In the end almost all of the spaces designed for wheelchair users were taken and the theatre filled to about a quarter full. The movie begins. At a crucial point someone's cell phone goes off in the theatre. We hear rustling and whispering for a moment behind us. Then, silence. I didn't say anything because I realize that it's easy to forget - although this theatre had a funny, funny, clip about turning off your cell phones. It involved a camel entering an on-screen cinema ... well you had to be there. They'd given us a reminder, but, as I say, I've had it happen to me once so I'm forgiving.
About twenty minutes later, the phone went off again. That was enough for me. I turned in my chair and said, "NOW could you shut your phone off." There was a pair of 'thank yous' that came from the right of us and a smattering of applause from behind us. Nice, everyone wanted to say it, they were echoing my sentiment.
No more phone calls through the show.
On our way out, one of the men who had called out 'thank you' spoke to me about, first the movie, then the phone calls. We both agreed that the first once was forgivable the second one was not. Then he said that he wasn't surprised that I had spoken up. He didn't know me ... if he did, he'd be right ... and yet he thought I'd be the person to speak up. I asked him what he meant.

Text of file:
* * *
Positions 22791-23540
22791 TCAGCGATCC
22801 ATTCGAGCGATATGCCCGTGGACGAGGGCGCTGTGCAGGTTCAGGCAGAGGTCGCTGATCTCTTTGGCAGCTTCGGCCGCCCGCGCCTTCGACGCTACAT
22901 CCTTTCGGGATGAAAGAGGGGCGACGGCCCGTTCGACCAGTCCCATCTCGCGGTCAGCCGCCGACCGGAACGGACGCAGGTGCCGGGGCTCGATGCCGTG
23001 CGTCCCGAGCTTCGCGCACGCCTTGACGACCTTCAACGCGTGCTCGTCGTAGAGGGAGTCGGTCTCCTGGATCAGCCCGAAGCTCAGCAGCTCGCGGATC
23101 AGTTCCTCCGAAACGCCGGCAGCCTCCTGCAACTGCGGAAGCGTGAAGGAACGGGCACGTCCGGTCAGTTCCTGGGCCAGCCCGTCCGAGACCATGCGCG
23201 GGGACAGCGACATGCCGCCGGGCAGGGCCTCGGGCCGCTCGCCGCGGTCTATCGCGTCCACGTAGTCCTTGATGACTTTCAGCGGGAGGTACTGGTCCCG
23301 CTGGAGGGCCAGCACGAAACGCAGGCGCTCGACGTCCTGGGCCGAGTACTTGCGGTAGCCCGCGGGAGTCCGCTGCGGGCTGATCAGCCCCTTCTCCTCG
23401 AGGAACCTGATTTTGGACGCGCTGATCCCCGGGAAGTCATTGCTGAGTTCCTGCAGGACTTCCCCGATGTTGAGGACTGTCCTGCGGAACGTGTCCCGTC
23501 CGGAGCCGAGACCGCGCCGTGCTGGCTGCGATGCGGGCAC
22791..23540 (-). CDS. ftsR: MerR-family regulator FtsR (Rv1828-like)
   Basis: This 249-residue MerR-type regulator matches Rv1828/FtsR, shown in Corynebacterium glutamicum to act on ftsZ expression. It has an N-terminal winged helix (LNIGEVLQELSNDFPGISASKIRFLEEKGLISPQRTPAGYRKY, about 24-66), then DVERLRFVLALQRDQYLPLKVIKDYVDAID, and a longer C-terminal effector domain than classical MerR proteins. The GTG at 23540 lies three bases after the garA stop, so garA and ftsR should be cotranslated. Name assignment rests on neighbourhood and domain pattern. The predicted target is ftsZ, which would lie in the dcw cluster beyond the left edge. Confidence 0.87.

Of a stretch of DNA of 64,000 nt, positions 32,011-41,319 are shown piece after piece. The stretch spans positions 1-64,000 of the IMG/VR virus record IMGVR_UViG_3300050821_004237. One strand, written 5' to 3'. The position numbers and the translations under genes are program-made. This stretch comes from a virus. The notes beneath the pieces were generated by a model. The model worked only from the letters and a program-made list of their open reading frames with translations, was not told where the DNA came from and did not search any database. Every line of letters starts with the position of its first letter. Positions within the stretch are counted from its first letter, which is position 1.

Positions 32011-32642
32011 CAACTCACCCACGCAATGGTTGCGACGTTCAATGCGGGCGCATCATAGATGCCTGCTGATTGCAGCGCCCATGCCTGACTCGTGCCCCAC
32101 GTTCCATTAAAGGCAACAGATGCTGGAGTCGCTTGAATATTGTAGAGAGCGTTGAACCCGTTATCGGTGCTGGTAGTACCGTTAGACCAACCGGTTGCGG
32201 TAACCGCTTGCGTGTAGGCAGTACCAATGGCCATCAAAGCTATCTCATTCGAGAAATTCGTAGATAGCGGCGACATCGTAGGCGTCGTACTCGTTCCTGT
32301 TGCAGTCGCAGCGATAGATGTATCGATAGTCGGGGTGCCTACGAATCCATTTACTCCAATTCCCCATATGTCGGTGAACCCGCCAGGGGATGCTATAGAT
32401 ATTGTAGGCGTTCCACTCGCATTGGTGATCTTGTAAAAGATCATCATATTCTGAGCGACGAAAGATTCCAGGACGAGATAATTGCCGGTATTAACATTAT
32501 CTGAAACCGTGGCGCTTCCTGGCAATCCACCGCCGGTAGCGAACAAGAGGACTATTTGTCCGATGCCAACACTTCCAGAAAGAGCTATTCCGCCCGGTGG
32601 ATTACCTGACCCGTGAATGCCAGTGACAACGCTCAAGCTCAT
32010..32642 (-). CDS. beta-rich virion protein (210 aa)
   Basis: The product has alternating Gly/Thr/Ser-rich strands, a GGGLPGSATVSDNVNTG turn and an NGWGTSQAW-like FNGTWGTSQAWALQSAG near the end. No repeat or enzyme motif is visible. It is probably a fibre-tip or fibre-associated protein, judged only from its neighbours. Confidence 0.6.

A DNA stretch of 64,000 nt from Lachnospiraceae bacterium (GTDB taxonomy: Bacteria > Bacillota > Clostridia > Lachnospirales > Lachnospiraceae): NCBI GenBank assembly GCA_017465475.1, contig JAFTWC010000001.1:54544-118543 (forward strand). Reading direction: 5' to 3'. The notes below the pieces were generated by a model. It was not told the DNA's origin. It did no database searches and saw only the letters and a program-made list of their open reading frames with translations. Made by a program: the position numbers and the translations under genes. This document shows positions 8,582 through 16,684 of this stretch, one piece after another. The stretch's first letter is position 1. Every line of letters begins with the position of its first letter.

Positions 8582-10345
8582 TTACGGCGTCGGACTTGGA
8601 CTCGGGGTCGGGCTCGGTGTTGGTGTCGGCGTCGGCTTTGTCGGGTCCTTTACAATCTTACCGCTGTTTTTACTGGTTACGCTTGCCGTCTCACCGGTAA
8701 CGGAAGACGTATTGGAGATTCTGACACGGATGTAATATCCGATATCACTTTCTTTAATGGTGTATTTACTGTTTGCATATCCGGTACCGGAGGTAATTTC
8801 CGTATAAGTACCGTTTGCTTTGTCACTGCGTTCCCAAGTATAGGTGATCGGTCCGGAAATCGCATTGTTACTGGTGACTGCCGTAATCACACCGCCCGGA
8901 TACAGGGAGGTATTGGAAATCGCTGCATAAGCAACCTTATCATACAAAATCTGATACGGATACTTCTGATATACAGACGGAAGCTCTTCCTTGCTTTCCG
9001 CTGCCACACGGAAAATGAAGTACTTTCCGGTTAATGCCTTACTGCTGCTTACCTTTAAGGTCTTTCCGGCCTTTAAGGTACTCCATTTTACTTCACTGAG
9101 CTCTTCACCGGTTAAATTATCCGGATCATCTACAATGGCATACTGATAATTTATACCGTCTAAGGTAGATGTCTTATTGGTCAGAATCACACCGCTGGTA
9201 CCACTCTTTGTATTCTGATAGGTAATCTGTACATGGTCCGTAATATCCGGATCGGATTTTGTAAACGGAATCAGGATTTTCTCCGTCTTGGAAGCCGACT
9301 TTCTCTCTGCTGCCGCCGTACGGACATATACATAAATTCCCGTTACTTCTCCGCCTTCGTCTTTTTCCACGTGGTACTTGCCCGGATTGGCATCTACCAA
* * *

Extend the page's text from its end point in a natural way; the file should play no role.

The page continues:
He said that he figured if I'd been in a wheelchair for awhile I must have learned to speak up, to get people out of my way, or to get people to pay attention, or to get people to give me respectful service. I told him that he was right, disability is a training ground for assertion, but how did he know. He just smiled and said, "I loved someone who was in a wheelchair once, married her too. She's gone now. But I remember," he said tapping his temple, "I remember. She was a firebrand that one." "His eyes had glistened over. I gave him my condolences, which never sound consoling do they, and we said our good byes.
So, out for another day of training in the art of assertion! Rah!